I mentioned recently that were some ideas simmering following our garden openings and visits to Wisley and Hampton Court. With other things to do I was not in a rush to get on with anything, but an odd ten minutes here and there could easily be spared to wield a lump hammer and cold chisel and begin a bit of demolition.
Demolition? you might ask, what on earth is she up to? Don’t worry, it’s only a small project, a small project that involves some of my existing hostas. With numerous hostas, all in pots, many visitors asked how we keep slugs and snails away from them. Whatever I do, success has always been a matter of pot luck and, to a degree, the weather. This year I have used organic slug pellets and also nematodes and the majority of the hostas are still largely intact, but some are badly holed and my miniatures were almost razed to the ground very early in the season. One thing I am sure about though, is that keeping them in pots helps and especially in pots away from other foliage.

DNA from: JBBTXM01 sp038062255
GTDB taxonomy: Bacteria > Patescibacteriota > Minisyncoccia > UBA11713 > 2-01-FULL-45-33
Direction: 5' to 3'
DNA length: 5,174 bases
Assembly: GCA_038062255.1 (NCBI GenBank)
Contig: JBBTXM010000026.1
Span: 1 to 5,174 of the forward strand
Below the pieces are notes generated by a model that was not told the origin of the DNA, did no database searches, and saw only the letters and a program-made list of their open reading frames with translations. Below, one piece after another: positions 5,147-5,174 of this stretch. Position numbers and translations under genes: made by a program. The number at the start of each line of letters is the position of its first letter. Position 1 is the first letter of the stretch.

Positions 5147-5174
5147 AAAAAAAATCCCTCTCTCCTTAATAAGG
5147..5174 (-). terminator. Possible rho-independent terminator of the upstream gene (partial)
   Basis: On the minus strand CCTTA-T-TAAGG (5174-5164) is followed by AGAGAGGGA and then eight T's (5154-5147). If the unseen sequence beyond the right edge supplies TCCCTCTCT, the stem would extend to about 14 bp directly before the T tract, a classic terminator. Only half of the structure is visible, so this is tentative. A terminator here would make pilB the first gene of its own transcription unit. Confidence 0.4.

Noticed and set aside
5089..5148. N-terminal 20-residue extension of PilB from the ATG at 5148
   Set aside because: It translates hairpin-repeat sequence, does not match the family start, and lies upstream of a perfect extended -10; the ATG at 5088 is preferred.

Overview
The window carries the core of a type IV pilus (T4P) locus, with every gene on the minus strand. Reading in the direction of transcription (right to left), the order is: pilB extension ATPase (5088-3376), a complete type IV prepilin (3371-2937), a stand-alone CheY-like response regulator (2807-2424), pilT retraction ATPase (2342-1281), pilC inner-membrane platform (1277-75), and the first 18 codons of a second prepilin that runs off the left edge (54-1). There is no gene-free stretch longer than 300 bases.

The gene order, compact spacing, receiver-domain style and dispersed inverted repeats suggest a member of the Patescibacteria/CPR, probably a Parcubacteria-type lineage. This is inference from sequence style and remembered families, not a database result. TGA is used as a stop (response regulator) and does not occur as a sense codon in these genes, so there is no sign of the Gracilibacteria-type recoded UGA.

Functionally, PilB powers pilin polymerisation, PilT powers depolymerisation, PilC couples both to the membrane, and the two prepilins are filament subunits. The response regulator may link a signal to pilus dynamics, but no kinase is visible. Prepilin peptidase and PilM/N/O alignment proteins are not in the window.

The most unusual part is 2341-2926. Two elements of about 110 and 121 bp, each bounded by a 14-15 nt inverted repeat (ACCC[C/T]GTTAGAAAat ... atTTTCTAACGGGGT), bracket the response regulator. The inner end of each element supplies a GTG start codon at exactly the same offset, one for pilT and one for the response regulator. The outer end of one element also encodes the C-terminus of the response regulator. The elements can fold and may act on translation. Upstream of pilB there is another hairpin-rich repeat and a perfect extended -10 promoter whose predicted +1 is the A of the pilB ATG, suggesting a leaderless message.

At Wisley, there were pots of miniature hosta in one of the alpine houses, and I wondered about moving some of mine to the Coop – after all, one munch on an average hosta leaf may be just a minor blemish, but on a miniature hosta it could be a complete leaf . My existing miniatures are in pots and a sink on raised platforms built barely a couple of years ago:
You can see how badly they have been nobbled by slugs and snails:
Now, the platforms are no more…
…and the miniatures will be relocated round the other side of the house behind the Coop, on the way to the shady courtyard (see the map under The Garden tab above). My hosta collection has already been expanding here, along with pots of ferns, all relatively safe from marauding slugs and snails, so the miniatures should be equally safe and at home in their sink on a replacement plinth in due course (but not this week!):